New Energy: Where Are You?
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Reviewed by
Nee Engey: Where Are You? Directed by R.V. Ramani, India Foundation on the Arts Cinegraph Production, 2003.

This documentary gives significant insight into the state of the traditional shadow puppet arts of South India via interviews and performances from a score of puppeteers, but lacks the polish and editing one expects of the documentary genre. The two and one-half hours of footage is largely devoted to showing the filmmaker's wide-ranging search for puppeteers and listening to what the puppeteers shared about their lives and performance. The resultant film reminds anyone who has done fieldwork of all the effort that such research involves. It does not, however, make for compact, interesting viewing. Poorly shot footage and thematic repetitions are frequent, but the filmmaker provides the data for us to see comprehensively the state of the art at the turn of the twentieth century. This is a documentary with a "you are there" feel, and the cockroach that runs out of the puppet pack gets his camera moment, just as the group portraits of each family of artists gets their time.

Those who are seeking information as researchers on Indian theatre will appreciate the great number of artists who are included and the ability to see more than one version of Ramayana (Ramayanan). Stories like the monkey Hanuman's mission to the demon kingdom Langka or the demoness Sarpakanaka's attempts to seduce Rama and his brother appear in various versions. We get a sense of how the clowns bring contemporary humor to the epic stories. We see the village environment and learn how modern times are forcing the groups that traditionally made their living by performing epic stories to radically revise their repertoire or alter their profession. The work has [End Page 169] valuable theatrical and ethnographic information. But those who are seeking a quick and easy introduction to shadow puppetry to show in a classroom will not find it here.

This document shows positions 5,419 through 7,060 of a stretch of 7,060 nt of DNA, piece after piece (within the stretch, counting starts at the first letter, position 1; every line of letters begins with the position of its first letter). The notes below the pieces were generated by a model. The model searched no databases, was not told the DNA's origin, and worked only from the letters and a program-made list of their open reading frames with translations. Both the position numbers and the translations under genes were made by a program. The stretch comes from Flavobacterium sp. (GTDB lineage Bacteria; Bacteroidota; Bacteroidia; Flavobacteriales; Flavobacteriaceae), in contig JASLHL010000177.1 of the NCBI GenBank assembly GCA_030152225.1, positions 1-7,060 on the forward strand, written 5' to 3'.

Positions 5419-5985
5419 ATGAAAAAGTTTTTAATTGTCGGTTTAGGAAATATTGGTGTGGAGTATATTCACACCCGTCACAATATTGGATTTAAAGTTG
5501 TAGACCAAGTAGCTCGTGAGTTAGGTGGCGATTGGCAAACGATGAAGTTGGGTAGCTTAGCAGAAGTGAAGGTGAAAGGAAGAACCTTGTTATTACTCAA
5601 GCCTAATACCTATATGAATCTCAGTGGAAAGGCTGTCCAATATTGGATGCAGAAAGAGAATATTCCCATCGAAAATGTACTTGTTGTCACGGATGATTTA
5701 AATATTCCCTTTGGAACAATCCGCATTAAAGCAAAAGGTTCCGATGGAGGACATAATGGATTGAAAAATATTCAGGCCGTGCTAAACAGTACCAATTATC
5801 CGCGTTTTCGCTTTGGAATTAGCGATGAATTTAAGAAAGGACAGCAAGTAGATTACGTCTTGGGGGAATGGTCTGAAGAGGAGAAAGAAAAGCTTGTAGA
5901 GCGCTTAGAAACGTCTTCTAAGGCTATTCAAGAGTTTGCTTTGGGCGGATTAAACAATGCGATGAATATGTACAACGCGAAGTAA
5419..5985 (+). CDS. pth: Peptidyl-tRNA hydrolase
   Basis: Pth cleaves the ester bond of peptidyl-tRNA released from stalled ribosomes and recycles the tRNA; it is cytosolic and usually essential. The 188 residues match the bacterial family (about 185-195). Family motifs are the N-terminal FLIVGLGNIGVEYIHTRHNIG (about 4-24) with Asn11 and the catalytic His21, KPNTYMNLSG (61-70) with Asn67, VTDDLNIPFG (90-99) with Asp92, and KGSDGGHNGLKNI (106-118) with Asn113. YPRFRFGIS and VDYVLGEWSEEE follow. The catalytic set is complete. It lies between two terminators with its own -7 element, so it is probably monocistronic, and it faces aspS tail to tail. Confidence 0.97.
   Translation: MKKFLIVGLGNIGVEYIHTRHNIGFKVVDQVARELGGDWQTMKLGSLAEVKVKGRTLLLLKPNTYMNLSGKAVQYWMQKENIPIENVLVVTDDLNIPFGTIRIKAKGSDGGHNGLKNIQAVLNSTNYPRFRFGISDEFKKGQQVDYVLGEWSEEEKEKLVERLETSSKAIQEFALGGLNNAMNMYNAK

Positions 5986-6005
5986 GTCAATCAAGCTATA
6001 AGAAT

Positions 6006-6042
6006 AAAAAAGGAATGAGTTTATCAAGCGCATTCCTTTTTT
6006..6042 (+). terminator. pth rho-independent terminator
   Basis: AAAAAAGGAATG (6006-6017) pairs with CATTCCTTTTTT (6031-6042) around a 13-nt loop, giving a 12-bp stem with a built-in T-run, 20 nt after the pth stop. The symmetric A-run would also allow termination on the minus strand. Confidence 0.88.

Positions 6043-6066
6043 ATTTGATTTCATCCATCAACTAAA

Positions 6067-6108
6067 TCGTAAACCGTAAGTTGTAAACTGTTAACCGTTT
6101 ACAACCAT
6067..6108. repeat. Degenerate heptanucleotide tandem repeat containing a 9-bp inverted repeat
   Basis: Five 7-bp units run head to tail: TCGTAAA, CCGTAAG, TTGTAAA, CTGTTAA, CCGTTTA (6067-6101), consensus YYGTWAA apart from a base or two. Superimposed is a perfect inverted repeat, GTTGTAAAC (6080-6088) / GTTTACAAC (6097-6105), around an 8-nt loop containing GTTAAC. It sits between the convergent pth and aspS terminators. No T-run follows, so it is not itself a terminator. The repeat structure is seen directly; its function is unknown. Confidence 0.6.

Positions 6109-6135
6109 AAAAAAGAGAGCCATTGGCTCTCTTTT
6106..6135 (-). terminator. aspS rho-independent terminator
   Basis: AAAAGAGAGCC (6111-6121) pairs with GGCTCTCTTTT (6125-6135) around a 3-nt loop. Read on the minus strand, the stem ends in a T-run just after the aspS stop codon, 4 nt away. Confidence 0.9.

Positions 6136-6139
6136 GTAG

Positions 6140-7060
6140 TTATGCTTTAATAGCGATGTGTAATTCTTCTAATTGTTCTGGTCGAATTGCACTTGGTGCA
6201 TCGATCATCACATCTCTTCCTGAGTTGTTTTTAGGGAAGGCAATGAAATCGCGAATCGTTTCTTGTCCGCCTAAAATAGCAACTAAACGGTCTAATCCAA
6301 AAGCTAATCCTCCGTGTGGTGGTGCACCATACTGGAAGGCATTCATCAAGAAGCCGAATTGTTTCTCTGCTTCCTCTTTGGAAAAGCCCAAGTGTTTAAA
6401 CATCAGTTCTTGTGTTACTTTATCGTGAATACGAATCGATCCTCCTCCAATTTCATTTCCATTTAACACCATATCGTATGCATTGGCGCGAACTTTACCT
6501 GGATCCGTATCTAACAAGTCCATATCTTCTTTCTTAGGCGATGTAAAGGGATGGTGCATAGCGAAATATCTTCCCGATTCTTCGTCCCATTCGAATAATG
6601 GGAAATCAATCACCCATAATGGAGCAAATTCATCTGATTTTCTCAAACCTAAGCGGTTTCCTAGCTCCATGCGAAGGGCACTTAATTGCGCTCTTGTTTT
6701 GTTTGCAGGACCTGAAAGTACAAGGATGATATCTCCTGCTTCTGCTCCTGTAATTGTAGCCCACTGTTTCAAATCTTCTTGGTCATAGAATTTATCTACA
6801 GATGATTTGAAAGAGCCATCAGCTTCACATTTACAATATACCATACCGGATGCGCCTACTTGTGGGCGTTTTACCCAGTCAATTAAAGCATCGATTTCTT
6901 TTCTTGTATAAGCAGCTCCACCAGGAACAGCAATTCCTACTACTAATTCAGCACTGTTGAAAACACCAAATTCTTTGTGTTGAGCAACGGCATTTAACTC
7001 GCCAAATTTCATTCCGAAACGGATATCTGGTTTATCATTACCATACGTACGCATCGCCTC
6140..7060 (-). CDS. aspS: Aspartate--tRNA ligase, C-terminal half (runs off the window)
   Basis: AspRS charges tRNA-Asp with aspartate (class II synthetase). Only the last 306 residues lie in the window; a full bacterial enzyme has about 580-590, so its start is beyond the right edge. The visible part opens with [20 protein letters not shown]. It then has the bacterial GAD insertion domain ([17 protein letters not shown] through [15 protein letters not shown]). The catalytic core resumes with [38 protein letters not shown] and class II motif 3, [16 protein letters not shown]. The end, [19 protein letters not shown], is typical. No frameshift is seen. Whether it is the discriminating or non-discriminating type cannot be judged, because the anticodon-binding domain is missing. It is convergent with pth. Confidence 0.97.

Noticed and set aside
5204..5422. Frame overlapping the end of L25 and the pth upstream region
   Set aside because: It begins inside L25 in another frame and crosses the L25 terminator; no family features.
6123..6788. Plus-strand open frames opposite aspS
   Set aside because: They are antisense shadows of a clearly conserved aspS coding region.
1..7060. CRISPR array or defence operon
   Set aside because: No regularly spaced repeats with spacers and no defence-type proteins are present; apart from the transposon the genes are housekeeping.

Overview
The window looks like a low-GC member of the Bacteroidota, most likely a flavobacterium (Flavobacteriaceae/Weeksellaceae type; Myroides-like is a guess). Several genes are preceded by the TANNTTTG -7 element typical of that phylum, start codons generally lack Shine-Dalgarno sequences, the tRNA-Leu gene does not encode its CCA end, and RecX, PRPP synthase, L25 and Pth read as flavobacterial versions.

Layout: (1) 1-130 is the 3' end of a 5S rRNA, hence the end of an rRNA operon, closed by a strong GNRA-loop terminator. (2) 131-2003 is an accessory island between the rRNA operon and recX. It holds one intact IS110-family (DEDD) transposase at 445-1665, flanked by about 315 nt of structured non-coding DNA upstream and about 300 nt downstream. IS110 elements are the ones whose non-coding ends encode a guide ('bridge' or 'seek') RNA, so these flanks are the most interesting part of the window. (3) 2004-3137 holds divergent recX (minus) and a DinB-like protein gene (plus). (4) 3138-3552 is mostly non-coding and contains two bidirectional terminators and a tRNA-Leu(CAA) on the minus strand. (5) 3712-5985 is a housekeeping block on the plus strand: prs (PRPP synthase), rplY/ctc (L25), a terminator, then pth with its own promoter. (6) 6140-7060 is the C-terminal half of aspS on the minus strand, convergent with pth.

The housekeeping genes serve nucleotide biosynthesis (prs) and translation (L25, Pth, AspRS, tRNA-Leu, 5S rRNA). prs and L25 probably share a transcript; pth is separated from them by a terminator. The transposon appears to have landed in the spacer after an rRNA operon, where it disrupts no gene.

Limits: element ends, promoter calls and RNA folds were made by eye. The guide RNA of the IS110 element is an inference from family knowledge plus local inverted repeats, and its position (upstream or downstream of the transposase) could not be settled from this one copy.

The documentary maker does not opt for a seamless presentation of background material, so the viewer gleans bits and pieces of the history from various interviews. A cultural expert, Ramaswamy, tells us in a short interview near the beginning the puppeteers in South India are all Marathi speakers, with the exception of the single troupe that is still operative in Kerala, implying that Marathi groups are part of a unified tradition that has migrated from Maharastha into other states. In a later interview we learn that Marathi speaking rulers governed in South India prior to the British colonial period and that, at that time, palaces patronized the puppet arts. In various interviews we hear that the art was active up until the last decades of the twentieth century, presenting Ramayana performances for up to fifteen days as part of regular village festivals. We see a festival in Kerala in which the Ramayana story is presented in the context of a festival for the goddess Kali (albeit with only a lonely sleeping figure and a few passing trucks to view). The historical background of the art is pieced together from such interviews.

The major accusation, which the film sets up, is that the new media–TV, cinema, and video–;have hijacked audiences that once watched puppetry. The imagery of the film sets up a popularity contest between Rama, the god-man incarnation of Vishnu who is the hero of traditional shadow puppet performances, and film actors in romantic interludes. To illustrate the competition the director cuts from sequences of actor Shivaji Ganesan singing or being honored at his death to a puppet master singing the praises of Rama. Cinematic romance trumps puppet performance. The filmmaker and the subjects on whom he lingers long for the return of the past when puppeteers served a religious and ritual function by bringing blessings and rain.

In viewing the film, one might refer Jonathan Goldberg's MA thesis, "The Performance Poetics of Tolubommalata: A South Indian Shadow Puppet Tradition" (University of Wisconsin-Madison, 1989), and Borrowed Fire, the documentary on Kerala puppetry by Salil Singh (Kathanjali Productions, 2000). The research of the late Mel Helstein, who helped collect figures for UCLA's Fowler Museum and the American...


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